Washington, DC – U.S. Senators Orrin Hatch (R-Utah) and Dianne Feinstein (D-Calif.) today reintroduced legislation to prohibit the cloning of a human being, while ensuring that promising medical research is allowed to continue.

The Human Cloning Ban and Stem Cell Protection Act of 2007 would allow embryonic stem cell research – known as somatic cell nuclear transplantation – to proceed under strict oversight from the federal government.  However, the bill would draw a distinct line between this promising research and human reproductive cloning, which it bans outright. 

“American scientists have been pioneers in all major branches of medical research,” Senator Hatch said. “If we don’t act quickly, the United States may lose the opportunity to lead the world with stem cells – and millions will suffer if we hesitate. But with the great power of stem cell research, we must accept the great responsibility to set ethical guidelines and prohibit research that no one wants to see.”

“It is time to provide some certainty and sanity in our national policy.  We must prohibit human reproductive cloning.  It is unethical and should not be allowed,” Senator Feinstein said.  “At the same time, we must unleash our scientists to develop cures for catastrophic diseases that impact millions.” 

The legislation is co-sponsored by Senators Edward Kennedy (D-Mass.), Arlen Specter (R-Pa.), and Tom Harkin (D-Iowa).

Sixteen states have passed laws pertaining to human cloning, with sometimes contradictory results: 

  • 13 of these states prohibit reproductive cloning (Arkansas, California, Connecticut, Indiana, Maryland, Massachusetts, Michigan, Missouri, New Jersey, North Dakota, Rhode Island, South Dakota and Virginia).
  • Five states prohibit biomedical research like somatic cell nuclear transfer (Arkansas, Indiana, Michigan, North Dakota and South Dakota).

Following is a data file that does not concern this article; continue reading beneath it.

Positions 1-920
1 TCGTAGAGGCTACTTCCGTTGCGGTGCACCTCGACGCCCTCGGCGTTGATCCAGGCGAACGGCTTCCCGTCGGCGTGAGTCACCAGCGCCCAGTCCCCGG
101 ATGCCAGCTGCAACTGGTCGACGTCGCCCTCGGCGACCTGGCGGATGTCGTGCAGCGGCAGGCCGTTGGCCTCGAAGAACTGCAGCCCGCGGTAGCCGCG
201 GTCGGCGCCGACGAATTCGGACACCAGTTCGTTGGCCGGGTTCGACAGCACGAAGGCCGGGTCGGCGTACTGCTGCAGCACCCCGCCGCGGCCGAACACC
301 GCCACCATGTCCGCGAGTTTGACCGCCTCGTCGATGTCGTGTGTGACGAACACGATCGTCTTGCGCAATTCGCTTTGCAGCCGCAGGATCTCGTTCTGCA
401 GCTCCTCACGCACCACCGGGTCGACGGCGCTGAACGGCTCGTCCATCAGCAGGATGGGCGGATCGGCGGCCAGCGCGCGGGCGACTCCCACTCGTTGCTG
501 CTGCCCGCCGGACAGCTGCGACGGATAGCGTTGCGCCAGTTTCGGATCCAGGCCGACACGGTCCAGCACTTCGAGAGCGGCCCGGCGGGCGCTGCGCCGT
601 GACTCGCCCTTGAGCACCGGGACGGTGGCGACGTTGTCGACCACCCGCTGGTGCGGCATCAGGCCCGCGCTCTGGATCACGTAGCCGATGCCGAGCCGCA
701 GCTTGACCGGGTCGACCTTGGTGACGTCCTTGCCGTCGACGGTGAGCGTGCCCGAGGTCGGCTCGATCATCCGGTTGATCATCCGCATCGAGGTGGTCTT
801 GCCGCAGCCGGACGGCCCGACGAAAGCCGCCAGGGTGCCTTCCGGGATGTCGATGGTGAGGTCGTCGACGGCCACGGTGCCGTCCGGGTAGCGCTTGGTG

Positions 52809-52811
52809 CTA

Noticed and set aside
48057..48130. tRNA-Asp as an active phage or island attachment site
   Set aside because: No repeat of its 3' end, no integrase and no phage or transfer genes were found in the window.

• Six states explicitly permit somatic cell nuclear transfer (New Jersey, California, Missouri, Connecticut, Massachusetts and Iowa).

“We must standardize these policies under a common set of ethical guidelines,” Senator Feinstein said.  “This patchwork of laws will result only in confusion, forbidding some researchers from conducting lifesaving research, while their colleagues in a neighboring state receive state funding to do the same work.”

Specifically, the Human Cloning Ban and Stem Cell Protection Act of 2007 would:

  • Make it a crime punishable by up to 10 years in prison to clone or attempt to clone a human being, without exception.
  • Establish fines of $1 million or three times any profits made (whichever is greater) on any person who clones or attempts to clone a human being.  This financial penalty is in addition to the 10-year prison term.
  • Allow the most promising form of stem cell research (somatic cell nuclear transplantation) to be conducted on a human egg for up to 14 days only, under strict ethical standards and federal regulation.  This 14- day requirement is consistent with the standard established in the United Kingdom and recommended by the California Advisory Committee on Human Cloning.
  • Allow this stem cell research only to take place on unfertilized eggs.
  • Ban profiteering and coercion by requiring that all egg donations for this stem cell research be voluntary, and that women who donate eggs can only be compensated minimally – large payments to induce donation are prohibited.
  • Prohibit the purchase or sale of unfertilized eggs, including eggs that have undergone nuclear transplantation.
  • Require that nuclear transplantation occur in labs completely separate from labs that engage in vitro fertilization, to prevent a “blurring of the lines” and avoid the risk that eggs used in legitimate and important nuclear transplantation research would then be implanted in a woman.
  • Prohibit the export of eggs that have undergone nuclear transplantation to any foreign country that does not ban human cloning.  This prohibition is designed to avoid the risk that valuable research in the United States will result in a human clone anywhere in the world.
  • Include strong ethics requirements that mandate informed consent by egg donors; review of any nuclear transplantation research by an ethics board; and safety and privacy protections.
  • Establish civil penalties of up to $250,000 per violation for any researcher who violates the bill’s ethics requirements (even without attempting to clone a human and becoming subject to the 10-year prison term and $1 million fine).
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